Joel Gwynne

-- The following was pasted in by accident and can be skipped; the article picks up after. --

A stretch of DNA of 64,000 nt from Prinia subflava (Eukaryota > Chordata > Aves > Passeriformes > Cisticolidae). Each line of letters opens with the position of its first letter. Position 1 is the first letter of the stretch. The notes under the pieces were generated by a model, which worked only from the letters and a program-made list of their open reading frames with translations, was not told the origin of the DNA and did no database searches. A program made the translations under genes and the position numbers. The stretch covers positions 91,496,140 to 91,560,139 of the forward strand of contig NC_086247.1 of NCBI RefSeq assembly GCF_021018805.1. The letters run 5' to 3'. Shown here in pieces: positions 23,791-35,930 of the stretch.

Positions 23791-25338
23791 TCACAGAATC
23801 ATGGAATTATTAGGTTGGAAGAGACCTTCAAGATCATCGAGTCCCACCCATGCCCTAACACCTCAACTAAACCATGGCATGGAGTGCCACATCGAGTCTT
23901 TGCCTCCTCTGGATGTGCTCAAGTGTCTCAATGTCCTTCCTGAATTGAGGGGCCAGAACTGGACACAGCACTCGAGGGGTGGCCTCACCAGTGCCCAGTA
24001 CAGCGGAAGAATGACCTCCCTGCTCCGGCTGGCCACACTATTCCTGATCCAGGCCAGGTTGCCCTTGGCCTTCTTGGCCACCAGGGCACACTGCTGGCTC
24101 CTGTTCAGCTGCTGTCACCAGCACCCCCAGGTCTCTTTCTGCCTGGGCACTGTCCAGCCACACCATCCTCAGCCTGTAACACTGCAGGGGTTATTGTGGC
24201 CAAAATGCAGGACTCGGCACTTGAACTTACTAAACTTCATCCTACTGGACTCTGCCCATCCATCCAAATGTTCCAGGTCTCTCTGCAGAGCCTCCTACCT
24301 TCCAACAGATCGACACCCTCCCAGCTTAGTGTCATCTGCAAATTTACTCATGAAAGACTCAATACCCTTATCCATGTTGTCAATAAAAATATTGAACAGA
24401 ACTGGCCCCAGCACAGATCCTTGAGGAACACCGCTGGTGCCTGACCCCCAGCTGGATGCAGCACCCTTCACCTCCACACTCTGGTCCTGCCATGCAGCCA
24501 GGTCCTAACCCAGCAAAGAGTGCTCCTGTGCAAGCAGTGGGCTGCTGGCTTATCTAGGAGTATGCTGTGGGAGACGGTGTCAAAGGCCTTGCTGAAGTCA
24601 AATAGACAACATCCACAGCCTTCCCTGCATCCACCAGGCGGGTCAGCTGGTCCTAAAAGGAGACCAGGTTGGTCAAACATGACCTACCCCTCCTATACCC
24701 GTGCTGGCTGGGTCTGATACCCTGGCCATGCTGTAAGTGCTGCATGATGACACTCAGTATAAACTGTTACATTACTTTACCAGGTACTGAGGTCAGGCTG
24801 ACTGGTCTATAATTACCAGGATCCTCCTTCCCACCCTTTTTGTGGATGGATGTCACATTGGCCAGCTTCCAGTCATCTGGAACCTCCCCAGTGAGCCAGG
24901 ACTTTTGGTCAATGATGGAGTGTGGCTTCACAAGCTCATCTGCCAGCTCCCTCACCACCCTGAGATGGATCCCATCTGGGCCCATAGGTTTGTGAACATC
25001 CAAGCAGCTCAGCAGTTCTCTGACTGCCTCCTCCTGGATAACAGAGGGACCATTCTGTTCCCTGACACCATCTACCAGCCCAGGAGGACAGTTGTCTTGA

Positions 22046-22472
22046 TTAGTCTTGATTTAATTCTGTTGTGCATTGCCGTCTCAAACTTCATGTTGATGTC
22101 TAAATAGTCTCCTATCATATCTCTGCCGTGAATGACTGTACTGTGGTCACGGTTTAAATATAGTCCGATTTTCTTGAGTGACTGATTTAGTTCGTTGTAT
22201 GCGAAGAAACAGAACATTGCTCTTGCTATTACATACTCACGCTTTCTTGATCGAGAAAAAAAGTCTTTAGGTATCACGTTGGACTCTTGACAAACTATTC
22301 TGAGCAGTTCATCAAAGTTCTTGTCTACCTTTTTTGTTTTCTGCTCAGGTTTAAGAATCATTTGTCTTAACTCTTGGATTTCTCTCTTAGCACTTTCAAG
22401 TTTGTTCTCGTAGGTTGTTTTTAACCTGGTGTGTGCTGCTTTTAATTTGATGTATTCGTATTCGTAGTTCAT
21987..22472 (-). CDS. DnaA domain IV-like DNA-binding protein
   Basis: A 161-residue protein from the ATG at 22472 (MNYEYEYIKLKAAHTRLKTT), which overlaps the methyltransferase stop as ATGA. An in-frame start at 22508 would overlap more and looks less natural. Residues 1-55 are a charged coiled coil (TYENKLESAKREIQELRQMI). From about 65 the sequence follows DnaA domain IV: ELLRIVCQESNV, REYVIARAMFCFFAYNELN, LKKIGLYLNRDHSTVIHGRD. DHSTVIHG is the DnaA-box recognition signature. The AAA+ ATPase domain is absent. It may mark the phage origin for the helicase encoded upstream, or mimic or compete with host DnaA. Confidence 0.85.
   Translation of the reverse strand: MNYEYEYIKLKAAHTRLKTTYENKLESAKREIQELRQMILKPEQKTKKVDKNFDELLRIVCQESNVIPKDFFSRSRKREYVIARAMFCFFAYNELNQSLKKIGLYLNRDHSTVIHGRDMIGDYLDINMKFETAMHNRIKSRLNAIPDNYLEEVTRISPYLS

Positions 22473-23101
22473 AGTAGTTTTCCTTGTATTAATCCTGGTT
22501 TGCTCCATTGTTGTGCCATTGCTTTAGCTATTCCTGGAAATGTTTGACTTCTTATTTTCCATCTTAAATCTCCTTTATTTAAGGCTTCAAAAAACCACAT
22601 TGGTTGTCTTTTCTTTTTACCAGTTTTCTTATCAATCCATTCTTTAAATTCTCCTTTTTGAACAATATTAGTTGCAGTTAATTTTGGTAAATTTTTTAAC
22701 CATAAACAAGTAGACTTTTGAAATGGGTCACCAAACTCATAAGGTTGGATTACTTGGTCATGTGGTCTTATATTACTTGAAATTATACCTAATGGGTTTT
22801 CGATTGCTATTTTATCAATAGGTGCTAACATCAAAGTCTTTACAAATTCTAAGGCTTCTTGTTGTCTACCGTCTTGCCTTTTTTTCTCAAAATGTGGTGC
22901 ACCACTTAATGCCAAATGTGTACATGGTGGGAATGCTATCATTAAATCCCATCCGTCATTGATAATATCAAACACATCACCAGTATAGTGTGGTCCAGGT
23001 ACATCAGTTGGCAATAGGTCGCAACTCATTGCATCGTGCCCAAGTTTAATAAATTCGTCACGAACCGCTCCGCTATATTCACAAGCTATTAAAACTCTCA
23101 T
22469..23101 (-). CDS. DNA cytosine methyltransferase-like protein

On her departure in 1920, the novelist Jane Mander described New Zealand as ‘a positively exciting country’ (Belich 335). On her return in 1932, she lamented ‘the barren wastes of Victorian philistinism’, the ‘brain-numbing, stimulus-stifling, soul-searing silence’ (335) of colonial provincialism. Ironically, her grievances were expressed in a year that witnessed the birth of the vibrant literary journals Tomorrow and Phoenix; journals that would soon establish their reputation as preeminent voices of contention to a cultural landscape described by Frank Sargeson as ‘The Grey Death, puritanism, wowserism gone most startlingly putrescent’ (quoted in King 255).



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